There are lots and lots of California Poppy seedlings and I know I will have a visual feast of glowing, orange flowers within the next couple of months.

It’s really too early for this kind of activity and I guess you could call it a “false” spring, as we could still have some very cold temperatures, as it’s truly winter.  And if that should happen, it will kill or at least cause some of these early bloomers, to die back.

The warm sunshine has brought many different types of birds into the garden and they are feeding on the seeds they find as though they are at a banquet.  And  I half expect to see some lizards due to the warmth but I guess they are still sleeping, tucked away under the rocks.

They know it’s not Spring as of yet.

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A Garden Tour

by Lorraine on April 26, 2010

Two weeks ago my garden was part of a Spring garden tour for the Simi Valley – Moorpark Republican Women’s Club.   There were a total of five featured properties but mine was the only one dedicated to California Native plants.

The members were all surprised to see what a native garden looks like and how beautiful one can be and they had quite a few questions about it.

The press release didn’t say that one of the gardens on the tour would be a native one and I am betting that if it had, there would have been even a larger amount of visitors on the tour, although I am guessing that there was probably about 200 or so that came to my home.

The Garden before the Tour Arrived

I had a table with several selected books about native plants and landscaping with them, plus several handouts as to where to find them and other resources as well.   My two hostess from the “Club” said that most of the time when they do these tours, the owners aren’t home and they expected to be very bored but I kept them busy!

Looking at the plants

Soon they were saying to the visitors that “This is a 100% California native plant garden”…and they had a blast mingling with the visitors and hanging out with me and at the end of the day, they both said it was the most fun they have ever had hosting!

Most people wanted to know how often I watered the garden and needless to say thay had many questions about the plants.   Where could they get them?   What’s it called? (Even though I had tags next to most of them) and how much work is it to take care of?

I felt like it was some sort of celebrity all day long.   The questions kept coming and I rarely sat down for a break.   But it was fun and I felt really happy about all the interest the garden got and also how thrilled and excited people were to mingle in it.   The smells, the textures, the colors and birds all lended magic to each visitor’s experience.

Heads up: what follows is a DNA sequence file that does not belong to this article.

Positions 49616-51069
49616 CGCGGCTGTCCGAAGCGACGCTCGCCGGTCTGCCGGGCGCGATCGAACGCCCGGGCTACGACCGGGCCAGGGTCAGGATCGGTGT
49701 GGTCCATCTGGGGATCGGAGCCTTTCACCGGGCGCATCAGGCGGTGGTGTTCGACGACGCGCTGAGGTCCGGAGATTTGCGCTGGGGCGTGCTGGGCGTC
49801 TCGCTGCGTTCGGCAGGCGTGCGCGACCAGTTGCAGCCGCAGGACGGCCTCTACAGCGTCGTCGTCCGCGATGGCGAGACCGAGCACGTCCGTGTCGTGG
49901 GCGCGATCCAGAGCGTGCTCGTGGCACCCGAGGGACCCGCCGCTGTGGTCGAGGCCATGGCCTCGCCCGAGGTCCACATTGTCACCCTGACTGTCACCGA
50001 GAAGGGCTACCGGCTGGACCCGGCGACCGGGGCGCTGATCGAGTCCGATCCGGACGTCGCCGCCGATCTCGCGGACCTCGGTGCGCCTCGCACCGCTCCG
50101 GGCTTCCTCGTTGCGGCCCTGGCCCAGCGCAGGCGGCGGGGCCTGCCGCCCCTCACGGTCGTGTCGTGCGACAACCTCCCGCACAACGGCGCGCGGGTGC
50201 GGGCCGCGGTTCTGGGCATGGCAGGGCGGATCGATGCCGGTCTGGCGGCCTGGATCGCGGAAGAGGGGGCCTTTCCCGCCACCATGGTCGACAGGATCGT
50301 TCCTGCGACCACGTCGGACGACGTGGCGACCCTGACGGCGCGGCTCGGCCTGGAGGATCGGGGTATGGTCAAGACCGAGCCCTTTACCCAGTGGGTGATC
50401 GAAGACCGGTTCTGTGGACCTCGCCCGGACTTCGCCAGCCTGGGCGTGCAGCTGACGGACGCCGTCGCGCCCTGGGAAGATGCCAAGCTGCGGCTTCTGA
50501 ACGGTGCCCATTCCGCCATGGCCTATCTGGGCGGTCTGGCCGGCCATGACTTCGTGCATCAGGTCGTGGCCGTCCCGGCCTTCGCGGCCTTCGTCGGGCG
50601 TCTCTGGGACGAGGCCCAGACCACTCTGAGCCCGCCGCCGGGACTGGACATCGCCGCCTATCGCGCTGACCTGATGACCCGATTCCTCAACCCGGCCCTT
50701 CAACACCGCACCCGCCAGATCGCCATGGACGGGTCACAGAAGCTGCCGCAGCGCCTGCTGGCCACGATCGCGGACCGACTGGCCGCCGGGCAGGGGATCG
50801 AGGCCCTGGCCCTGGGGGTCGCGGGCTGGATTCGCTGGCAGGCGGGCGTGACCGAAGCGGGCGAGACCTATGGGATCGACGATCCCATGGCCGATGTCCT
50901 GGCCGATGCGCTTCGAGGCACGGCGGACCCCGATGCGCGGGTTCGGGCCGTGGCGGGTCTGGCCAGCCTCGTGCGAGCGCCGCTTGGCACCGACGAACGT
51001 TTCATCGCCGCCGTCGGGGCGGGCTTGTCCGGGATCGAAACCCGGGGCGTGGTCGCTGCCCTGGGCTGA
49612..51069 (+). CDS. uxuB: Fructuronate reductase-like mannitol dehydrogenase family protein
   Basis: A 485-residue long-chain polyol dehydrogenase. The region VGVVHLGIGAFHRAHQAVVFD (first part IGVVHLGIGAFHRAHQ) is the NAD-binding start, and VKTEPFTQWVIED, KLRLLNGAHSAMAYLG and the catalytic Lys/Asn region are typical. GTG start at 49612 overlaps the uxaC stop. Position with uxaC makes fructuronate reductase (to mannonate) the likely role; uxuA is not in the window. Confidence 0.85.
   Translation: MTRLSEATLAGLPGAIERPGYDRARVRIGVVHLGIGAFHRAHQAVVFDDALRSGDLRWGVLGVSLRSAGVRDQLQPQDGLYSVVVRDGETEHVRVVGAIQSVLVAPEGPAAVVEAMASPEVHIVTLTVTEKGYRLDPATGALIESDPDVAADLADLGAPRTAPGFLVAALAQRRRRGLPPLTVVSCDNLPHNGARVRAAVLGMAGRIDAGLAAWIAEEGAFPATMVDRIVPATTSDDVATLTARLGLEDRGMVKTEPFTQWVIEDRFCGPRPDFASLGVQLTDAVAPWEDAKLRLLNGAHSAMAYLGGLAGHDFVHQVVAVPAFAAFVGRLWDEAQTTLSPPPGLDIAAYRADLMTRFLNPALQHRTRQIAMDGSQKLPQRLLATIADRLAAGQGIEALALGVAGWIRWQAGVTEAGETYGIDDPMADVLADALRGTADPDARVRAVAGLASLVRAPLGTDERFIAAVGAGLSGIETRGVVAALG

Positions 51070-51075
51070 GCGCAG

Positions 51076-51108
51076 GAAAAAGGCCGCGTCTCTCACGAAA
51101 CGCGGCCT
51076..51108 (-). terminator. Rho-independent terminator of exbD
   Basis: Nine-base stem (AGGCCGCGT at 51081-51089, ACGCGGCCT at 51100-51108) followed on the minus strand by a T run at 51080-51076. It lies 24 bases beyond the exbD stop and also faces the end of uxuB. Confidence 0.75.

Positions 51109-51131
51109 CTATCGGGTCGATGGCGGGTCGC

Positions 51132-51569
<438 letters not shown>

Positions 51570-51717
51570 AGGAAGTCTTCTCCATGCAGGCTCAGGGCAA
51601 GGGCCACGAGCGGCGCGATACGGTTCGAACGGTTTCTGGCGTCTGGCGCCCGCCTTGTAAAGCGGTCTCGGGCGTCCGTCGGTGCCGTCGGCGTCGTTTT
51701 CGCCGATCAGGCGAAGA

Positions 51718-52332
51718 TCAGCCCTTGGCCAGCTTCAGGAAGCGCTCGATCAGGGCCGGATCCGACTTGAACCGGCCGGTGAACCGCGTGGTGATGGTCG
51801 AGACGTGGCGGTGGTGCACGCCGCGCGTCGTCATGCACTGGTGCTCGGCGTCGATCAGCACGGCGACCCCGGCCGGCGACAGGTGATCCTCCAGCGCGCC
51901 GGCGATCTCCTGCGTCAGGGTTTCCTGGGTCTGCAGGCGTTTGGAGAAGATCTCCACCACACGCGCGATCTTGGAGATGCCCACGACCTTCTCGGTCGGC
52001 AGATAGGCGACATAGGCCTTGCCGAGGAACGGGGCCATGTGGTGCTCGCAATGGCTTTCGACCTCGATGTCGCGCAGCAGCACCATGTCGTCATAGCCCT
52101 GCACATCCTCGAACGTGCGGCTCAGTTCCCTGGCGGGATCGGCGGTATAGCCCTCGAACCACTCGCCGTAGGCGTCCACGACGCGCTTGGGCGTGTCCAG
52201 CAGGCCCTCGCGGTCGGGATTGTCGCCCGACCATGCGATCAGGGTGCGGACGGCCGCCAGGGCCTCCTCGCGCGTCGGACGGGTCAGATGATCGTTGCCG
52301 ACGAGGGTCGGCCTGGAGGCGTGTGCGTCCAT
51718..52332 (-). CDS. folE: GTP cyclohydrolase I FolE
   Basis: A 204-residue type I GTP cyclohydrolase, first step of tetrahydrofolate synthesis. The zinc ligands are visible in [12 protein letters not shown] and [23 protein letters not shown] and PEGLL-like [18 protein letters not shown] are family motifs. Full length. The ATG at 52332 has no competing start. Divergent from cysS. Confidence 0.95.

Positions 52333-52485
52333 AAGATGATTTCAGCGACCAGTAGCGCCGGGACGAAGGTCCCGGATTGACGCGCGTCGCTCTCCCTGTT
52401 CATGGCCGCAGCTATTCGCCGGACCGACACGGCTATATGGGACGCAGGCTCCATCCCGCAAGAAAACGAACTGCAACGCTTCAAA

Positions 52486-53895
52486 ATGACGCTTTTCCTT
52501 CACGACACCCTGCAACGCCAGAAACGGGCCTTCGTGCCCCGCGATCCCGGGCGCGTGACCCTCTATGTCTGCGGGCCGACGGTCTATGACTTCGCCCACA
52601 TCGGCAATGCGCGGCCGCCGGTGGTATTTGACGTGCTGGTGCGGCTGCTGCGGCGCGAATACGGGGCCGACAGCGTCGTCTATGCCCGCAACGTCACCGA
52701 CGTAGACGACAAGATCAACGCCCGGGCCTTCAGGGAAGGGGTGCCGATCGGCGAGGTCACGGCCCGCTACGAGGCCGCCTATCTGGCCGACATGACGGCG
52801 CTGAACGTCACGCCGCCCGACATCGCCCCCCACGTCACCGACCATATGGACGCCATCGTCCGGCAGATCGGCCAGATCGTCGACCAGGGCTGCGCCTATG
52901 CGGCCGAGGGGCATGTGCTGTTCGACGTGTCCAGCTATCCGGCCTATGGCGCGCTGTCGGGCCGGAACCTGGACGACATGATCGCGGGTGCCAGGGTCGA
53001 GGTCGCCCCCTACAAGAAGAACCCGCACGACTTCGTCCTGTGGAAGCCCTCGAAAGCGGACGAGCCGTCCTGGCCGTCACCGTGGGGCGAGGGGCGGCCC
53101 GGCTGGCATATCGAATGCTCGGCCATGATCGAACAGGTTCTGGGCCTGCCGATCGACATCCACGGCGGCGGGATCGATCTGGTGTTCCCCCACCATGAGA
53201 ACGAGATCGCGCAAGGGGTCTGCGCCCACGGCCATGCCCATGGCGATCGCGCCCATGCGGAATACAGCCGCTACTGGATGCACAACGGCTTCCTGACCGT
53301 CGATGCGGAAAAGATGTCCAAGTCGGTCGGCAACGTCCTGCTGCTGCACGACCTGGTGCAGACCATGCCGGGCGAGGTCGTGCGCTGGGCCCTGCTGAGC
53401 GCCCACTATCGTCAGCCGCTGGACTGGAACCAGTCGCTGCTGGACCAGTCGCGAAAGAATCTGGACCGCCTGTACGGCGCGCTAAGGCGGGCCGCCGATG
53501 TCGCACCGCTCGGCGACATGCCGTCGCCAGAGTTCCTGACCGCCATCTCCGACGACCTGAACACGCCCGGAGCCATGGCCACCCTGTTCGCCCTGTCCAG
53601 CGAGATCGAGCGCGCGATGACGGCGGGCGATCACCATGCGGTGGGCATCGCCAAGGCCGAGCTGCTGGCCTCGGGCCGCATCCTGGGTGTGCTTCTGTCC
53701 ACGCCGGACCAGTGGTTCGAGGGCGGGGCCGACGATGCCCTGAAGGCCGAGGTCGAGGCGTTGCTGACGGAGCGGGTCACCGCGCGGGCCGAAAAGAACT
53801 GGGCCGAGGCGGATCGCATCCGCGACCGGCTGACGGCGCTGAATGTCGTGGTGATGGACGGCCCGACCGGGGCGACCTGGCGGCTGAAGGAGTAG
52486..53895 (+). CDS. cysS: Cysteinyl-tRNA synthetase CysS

At the end of the day, I was quite tired after answering so many questions but at the same time, excited by all the interest.   I think my garden made a huge impact on the visitors and changed their conception of what a garden can look like using only natives.   Later I poured myself a glass of wine and sat back under my new umbrella to relax and enjoy the twilight of the evening.

And believe it or not, some people still dropped by, bringing their spouses to see the “wildness”…and admire it just a little bit more.

California native Iris in my garden.

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Native Plants, Garden Tours and Other Things

by Lorraine on April 13, 2010

As of late, I have been so busy with what seems like a million projects going on all at the same time, that my mind is scattered and unfocused.   But my  garden is spectacular, fragrant, lovely, filled with birds, butterflies, fragrance and life.  And a place to retreat to with a glass of wine when I feel overwhelmed.

And each one of these comments is a discussion onto itself.   Everything seems to be blooming and with the amount of rain we have had this winter and Spring, all the plants have grown quite a bit.   Some are quite large, as a matter of fact.   I am eye-balling the Canyon Prince Rye Grass, realizing that they are going to become too big in some of the spots where they are currently growing and I will be digging some up this winter.

Going on The Theodore Payne Foundation Native Plant & Wildflower garden tour this past weekend, was wonderful.   I saw some terrific designs, some that were just “okay” but the passion and enthusiasm of the hosts was lovely.   And I took note of some of the plants that I happen to have in my garden and realized there were be a potential problem in the future if I don’t remove them this winter.

I am guilty of putting in too many plants and too close together and now I will have to rectify that before it becomes a major job.   But, I love my garden.   It’s beautiful, tranquil and filled with life.  

And it will be on a garden tour this Sunday.   I am told to expect about 300 people, all of who are traditional gardeners.   So my garden will be a new experience for them and I am expecting many questions about native plants.

It should be an interesting day.